- Being inconsistent with support for LGBTQ people as in “I’m fine with LGBTQ people, I just don’t think they should be able to get married. ”
Does BAGLY have a minimum age?
All LGBTQ youth ages 22 and under are welcome to participate in BAGLY’s program activities and events. The average age range of the youth who currently participate in our weekly programming is 14 – 20, while our annual events are usually more inclusive of 21 and 22 year-olds. If you have questions about whether or not BAGLY’s lower age range is appropriate for you or a young person you know, please contact us and we would be happy to provide you with more information.
Is the Youth Leadership Committee meeting open to everyone?
BAGLY’s Youth Leadership Committee meeting is held every Wednesday from 5pm to 6pm at our weekly meeting space. All BAGLY members (LGBTQ youth ages 22 and under) are welcome to join us at the YLC meeting where we design and debrief our Boston-based programming. We’d love your input!
I use a wheelchair, can I access BAGLYs program and events?
Of course! It is extremely important to us that ALL of BAGLYs programs are physically accessible for everyone. BAGLYs weekly meetings and monthly and annual events are held in buildings and facilities where accessibility is guaranteed under the Americans with Disabilities Act (ADA).
Does BAGLY provide ASL (American Sign Language) interpretation?
Yes, BAGLY provides National Association of the Deaf certified and Massachusetts Commission for the Deaf and Hard of Hearing (MDCHH) approved ASL interpreters as needed at our weekly meetings. Please contact us if you or a youth you know needs BAGLY to arrange ASL interpretation at our weekly meeting space.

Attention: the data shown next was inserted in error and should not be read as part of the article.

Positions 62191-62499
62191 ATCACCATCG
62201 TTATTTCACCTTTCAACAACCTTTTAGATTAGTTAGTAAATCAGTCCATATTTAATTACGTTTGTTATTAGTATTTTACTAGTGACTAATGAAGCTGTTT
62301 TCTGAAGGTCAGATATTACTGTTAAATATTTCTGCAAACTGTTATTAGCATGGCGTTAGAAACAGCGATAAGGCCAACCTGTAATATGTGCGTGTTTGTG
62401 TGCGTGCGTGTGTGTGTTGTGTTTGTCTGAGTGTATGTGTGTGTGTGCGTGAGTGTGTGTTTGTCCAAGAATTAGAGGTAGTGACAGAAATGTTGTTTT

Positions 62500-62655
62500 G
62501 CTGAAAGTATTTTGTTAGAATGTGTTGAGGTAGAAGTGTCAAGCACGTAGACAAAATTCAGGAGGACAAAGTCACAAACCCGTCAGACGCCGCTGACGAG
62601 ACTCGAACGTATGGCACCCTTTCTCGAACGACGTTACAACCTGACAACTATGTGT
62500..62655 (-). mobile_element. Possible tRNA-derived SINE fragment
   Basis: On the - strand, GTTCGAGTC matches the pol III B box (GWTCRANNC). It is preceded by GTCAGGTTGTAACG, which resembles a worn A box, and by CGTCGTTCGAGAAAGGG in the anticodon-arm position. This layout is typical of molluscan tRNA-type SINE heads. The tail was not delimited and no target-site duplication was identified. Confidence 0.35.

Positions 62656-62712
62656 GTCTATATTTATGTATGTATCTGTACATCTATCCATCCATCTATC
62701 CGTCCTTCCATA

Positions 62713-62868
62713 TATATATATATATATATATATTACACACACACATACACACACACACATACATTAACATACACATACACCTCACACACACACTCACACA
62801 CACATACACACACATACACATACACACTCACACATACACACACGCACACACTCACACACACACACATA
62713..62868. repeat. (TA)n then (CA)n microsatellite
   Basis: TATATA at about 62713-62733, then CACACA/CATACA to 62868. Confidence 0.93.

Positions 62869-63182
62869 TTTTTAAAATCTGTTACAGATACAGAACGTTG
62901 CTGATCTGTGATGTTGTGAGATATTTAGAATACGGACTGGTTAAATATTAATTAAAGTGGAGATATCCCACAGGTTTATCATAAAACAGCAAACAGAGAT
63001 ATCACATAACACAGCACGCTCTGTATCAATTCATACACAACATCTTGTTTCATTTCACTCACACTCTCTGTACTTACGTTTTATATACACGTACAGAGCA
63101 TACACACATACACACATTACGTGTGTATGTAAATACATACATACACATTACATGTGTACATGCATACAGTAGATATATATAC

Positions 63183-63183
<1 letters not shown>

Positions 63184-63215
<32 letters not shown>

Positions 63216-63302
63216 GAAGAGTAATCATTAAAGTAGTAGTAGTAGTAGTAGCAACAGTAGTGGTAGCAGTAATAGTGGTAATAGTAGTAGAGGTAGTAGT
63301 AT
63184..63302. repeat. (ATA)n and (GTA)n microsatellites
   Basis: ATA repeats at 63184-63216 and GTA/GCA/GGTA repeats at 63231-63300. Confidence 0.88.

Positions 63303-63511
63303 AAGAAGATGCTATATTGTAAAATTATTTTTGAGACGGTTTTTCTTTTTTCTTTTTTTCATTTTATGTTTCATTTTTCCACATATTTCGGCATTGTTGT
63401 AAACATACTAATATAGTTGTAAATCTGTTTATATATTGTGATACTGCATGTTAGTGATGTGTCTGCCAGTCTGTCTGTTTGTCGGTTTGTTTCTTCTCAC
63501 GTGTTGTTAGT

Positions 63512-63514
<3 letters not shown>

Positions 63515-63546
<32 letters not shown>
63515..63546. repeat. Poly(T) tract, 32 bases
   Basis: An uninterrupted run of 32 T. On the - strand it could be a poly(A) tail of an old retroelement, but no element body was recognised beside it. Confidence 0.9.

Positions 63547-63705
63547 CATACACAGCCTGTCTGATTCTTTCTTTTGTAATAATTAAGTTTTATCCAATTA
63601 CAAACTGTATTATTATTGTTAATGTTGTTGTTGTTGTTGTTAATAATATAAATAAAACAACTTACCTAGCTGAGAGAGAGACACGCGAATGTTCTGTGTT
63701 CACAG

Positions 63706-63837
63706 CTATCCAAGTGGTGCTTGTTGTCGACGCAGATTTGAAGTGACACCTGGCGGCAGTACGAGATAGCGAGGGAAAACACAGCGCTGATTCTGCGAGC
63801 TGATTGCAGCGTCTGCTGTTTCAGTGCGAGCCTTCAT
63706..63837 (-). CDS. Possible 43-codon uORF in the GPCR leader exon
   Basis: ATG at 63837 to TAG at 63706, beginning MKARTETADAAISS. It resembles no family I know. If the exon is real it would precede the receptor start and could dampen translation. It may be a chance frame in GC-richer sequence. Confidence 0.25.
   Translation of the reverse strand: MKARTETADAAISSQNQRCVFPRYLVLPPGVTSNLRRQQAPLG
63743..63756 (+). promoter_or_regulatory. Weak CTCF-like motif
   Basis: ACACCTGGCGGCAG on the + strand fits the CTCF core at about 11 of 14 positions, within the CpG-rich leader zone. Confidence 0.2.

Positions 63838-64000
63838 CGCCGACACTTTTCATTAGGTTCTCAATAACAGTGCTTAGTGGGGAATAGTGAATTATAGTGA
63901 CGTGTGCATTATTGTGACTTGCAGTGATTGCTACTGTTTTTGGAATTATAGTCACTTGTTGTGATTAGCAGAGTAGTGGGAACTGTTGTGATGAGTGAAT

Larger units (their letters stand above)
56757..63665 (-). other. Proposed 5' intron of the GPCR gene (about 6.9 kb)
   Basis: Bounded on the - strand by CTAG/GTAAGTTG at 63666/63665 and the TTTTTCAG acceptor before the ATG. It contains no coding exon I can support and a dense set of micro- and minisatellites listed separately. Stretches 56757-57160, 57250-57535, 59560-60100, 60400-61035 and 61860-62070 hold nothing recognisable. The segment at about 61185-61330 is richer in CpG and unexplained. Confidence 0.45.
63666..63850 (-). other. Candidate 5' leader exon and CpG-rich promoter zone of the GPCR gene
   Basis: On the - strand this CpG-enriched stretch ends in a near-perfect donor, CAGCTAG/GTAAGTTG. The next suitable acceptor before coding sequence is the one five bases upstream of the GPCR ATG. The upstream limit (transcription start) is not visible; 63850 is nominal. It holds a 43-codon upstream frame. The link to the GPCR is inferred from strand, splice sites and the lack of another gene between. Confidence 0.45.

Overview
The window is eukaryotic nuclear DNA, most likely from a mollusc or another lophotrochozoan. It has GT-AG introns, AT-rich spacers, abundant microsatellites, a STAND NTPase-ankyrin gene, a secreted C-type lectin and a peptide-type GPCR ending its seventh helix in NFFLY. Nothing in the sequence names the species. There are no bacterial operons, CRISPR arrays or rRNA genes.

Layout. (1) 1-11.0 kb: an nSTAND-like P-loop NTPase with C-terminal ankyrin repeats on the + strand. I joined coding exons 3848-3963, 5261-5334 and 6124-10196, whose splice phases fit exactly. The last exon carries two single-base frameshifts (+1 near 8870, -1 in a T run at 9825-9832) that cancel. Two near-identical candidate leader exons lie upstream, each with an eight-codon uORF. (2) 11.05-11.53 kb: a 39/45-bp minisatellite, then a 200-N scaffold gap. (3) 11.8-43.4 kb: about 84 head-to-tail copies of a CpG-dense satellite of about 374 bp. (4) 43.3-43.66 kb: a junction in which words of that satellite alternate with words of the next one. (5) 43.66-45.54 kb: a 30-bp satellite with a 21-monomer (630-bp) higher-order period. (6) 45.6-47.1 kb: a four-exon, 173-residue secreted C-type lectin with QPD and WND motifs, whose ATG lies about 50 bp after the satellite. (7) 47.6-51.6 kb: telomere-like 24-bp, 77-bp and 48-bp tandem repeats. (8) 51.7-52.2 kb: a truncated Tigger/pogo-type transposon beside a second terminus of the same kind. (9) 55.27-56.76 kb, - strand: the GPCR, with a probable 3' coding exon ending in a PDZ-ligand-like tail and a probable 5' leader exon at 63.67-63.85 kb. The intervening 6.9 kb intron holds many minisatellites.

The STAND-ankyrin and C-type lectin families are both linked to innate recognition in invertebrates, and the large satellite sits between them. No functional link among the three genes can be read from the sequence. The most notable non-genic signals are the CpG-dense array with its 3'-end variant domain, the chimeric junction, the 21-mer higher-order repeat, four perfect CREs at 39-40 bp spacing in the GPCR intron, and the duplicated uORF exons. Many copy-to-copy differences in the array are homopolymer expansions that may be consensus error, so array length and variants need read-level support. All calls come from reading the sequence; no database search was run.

BAGLY also provides ASL interpreters at each of our annual events. Interpreters are used during our stage program and performances and are available to support communication among youth attendees as well as with BAGLY staff and adult chaperones.
If you are an ASL interpreter and would like to work with BAGLY please contact us! Proof of MCDHH approval and/or NAD certification is required.
Can my parent or guardian or Dept. of Children & Families/Dept. of Mental Health worker come to BAGLY meetings or events?
Parents/guardians are welcome to attend one BAGLY meeting so that they may check out our space and speak with our on-site adult staff and volunteers. After this, if there are any further questions or concerns, we request that parents/guardians follow-up with BAGLY staff via phone (preferred), email or scheduled in-person meetings outside of programming hours.
Parents/guardians are also welcome to get involved by chaperoning our annual youth dances!
We are also happy to work with youth involved in Department of Children & Family (DCF)/Department of Mental Health (DMH) who wish to attend BAGLY programs, including those who must do so with the supervision of their assigned DCF/DMH worker. All DCF/DMH and vendor staff accompanying youth to meetings or events must check in with BAGLY staff in advance via phone (preferred) or email, and all DCF/DMH staff will be required to provide appropriate state identification on site.
Is there adult supervision at BAGLY meetings and events?
Yes! In addition to BAGLY’s full-time Boston-based program staff, a team of trained and screened volunteer Adult Advisors are assigned to all of our program meetings and activities. BAGLY’s Staff ,Adult Advisors and Youth Leadership Committee work together to ensure competent, effective, high quality BAGLY programming is provided every week and at every event. Screening process includes interviews, background checks, observation and orientation.
BAGLY also hosts three large-scale youth events per year, and it is our goal to have a 10-to-1 youth-to-adult chaperone ratio at these events. On average, this means that we are seeking up to 200 adult chaperones per event several times per year, so if you or someone you know is interested in getting involved, please contact us! All chaperones must be at least 25 years old, and will be required to participate in a screening and orientation process conducted by BAGLY staff.